Category Archives: Pile of programs & mags

Another From The Old Trunk

I was going through an old program I have, from an Ottawa ’67s game I was at back in 1976, and I found my ticket stub inside! Such a bonus!

Here you’ll see Doug Wilson, general manager of the San Jose Sharks, when he looked like a white Jimi Hendrix. You can see Bruce Boudreau, now coaching the Anaheim Ducks, who had won the scoring championship the previous year, along with a bunch of guys who would also make the NHL, including Habs Doug Jarvis and Mark Napier.

And no, the picture of six Ottawa players isn’t a “Wanted” poster at the cop shop.

Peter Lee, on the cover and also in that one particular photo, would score 81 goals in this ’75-’76 season and was chosen by the Habs 12th overall. He’d go on to play for the Nova Scotia Voyageurs, but before he would ever wear the CH, he and Canadiens Peter Mahovlich were traded to Pittsburgh for Pierre Larouche.

Also included – Boudreau accepting the Memorial Cup, and Bobby Orr telling us about Yardley Black Label.

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Wearing Number 9 For Citadelles De Quebec

Before Jean Beliveau packed the Quebec Colisee as the best senior hockey player in the world with the Quebec Aces, he was a star junior with the Citadelles of the Quebec Junior Hockey League. This program, which I got my mitts on only recently, is from the 1949-50 season, with Le Gros Bill wearing number nine. He would have been about 18 at this time.

Here the Citadelles are playing the Verdun Maple Leafs, the junior team the Rocket once played for, and as you can see, the coach is none other than Hall of Famer Sylvio Mantha, who starred for the Canadiens from 1923 to 1937, and was captain of the team for much of that time. Sylvio’s younger brother Georges was also a great Hab from 1928 to 1941.

The Winning Spirit – Next Season

Look how dapper Jean Beliveau is in this cover photo (below) of Vista from March 1989.

Inside is a nice feature, (if you’re a Habs fan) titled “The Way They Win,” about how the Canadiens up to that point had remained faithful to tradition and won often over the years, whereas the Toronto Maple Leafs continue to sink in quicksand. Writer Don Gillmor, who was a 34-year old Montrealer and Habs fan, said this about the Leafs…”The Leafs now start each season in winning form, prompting the faithful, the naive and the masochistic to declare, silently in the form of a prayer: maybe this year is the year. It never is, though, and the slow, inexorable decline begins each summer.”

This 23-year old quote mirrors almost exactly what happened to the Leafs this past season, only they held on until the last 25 games or so before they fell apart. But it’s nice too see how some things never change.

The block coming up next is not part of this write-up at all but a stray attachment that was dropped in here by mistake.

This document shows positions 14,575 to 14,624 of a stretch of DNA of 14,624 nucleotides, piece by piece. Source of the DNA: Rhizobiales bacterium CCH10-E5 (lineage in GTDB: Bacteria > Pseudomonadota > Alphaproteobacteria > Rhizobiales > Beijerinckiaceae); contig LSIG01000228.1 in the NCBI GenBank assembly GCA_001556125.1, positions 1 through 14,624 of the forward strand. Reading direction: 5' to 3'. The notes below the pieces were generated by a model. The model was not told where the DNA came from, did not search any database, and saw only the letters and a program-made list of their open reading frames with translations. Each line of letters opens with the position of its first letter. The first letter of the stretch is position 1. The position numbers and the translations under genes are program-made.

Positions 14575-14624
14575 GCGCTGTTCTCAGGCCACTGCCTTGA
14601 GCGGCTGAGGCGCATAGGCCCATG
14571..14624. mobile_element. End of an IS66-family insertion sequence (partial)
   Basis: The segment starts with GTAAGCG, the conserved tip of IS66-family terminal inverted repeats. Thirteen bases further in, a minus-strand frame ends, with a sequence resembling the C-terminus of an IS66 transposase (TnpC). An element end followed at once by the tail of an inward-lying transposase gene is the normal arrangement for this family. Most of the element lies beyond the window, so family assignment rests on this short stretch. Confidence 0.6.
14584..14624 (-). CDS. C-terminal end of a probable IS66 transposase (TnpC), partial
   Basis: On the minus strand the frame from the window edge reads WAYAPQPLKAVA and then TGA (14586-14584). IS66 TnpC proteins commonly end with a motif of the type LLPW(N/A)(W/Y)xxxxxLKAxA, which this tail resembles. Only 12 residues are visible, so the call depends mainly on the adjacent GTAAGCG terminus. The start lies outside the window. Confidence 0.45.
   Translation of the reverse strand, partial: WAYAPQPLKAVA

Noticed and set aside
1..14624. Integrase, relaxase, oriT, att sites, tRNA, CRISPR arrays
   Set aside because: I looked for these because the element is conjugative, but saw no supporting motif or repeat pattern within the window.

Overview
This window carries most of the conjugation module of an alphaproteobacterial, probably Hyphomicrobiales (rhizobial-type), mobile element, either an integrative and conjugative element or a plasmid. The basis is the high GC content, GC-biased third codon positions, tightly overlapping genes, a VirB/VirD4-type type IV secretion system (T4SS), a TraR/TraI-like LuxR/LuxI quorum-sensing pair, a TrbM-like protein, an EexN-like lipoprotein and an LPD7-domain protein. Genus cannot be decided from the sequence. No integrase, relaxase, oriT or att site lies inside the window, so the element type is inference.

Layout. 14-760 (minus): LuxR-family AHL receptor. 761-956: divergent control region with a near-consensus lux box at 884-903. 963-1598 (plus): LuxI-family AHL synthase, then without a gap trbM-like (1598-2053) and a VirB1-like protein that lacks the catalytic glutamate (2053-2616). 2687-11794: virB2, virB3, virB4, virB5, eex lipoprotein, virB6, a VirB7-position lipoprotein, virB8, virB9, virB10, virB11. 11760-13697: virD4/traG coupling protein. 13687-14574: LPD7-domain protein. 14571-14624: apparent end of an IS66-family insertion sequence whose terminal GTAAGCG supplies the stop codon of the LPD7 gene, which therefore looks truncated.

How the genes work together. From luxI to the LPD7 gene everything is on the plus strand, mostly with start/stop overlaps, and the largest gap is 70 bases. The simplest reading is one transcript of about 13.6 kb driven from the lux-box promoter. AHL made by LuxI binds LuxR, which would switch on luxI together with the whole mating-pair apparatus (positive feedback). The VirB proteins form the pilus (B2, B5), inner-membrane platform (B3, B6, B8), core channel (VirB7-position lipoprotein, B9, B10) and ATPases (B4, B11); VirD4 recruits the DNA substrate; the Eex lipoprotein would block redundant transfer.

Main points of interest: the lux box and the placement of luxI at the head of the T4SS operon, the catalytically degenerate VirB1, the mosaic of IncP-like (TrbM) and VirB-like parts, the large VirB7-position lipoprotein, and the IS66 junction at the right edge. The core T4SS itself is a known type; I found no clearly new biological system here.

Beliveau was vice-president of corporate affairs for the Habs at that time, and he talks of the success of team marketing, with Gillmor giving examples of the number of souvenir boutiques around the city (18), the constant reminders to fans from the team about past glory and ghosts, and the involvement of former players such as Serge Savard as big reasons for the successful franchise.

It’s an article oozing with praise for the Habs, chalk-full of comparisons between them and the sad-sack Leafs and it’s nice to read, but I can see how legions of hockey followers learned to hate the Habs from articles such as this. It certainly has more than enough paragraphs of smugness. But having said this, I loved it.

Yes, things were better then. There was even another Stanley Cup to come a few years up the road. But that was then and this is now. It’s been dismal and the hockey world knows it and way too many love it.

But starting next season……..

Roy, Robinson, Gretzky, Messier – In Ottawa

On Friday, September 19, 1986, the Montreal Canadiens played an exhibition game against the Edmonton Oilers at the Ottawa Civic Centre.  I lived in Ottawa at the time but sometimes, as was the case here, real life gets in the way and I had to work and couldn’t go. Just like the time I had a couple of front row seats for Roy Orbison at the National Arts Centre and was out on a truck run, got back late, and missed that too.

But my buddy Frank and his son Robin went to this Habs-Oilers clash, and brought me back a program.

This was a charity event for the Canadian Cystric Fibrosis Foundation, and two beauty teams went at it that night. Montreal had won the Stanley Cup that previous spring, and boasted Patrick Roy in nets, along with guys like Bobby Smith, Larry Robinson, Guy Carbonneau, Bob Gainey, Chris Chelios, and Stephane Richer.

The Oilers were pretty well in a class by themselves. They had won the two previous Cups, in 1984 and 1985, and the two after, in 1987 and `88, with a lineup of Wayne Gretzky, Grant Fuhr, Paul Coffey, Glenn Anderson, Mark Messier, Jari Kurri etc.

Edmonton won the game that night 8-3, so maybe it was good that I missed it.

From My Pile Of Old Programs

Don Cherry belonged to the Montreal Canadiens for a short time in the early 1960’s, until Sam Pollock took him aside one day and asked him to lay off the beer. Cherry said he wouldn’t and was promptly shipped to the Spokane Comets of the Western Hockey League where he played one season (68 games, 9 goals, 13 assists), before moving on to the Rochester Americans of the AHL.

This is Cherry, number 6, with the Hull-Ottawa Canadiens of the EPHL (Eastern Professional Hockey League) in an exhibition game against the Boston Bruins before the start of the 1962-63 season. Hull-Ottawa, a farm team of the Habs, supplied many, many players to the big club in those days. Don just wasn’t one of them.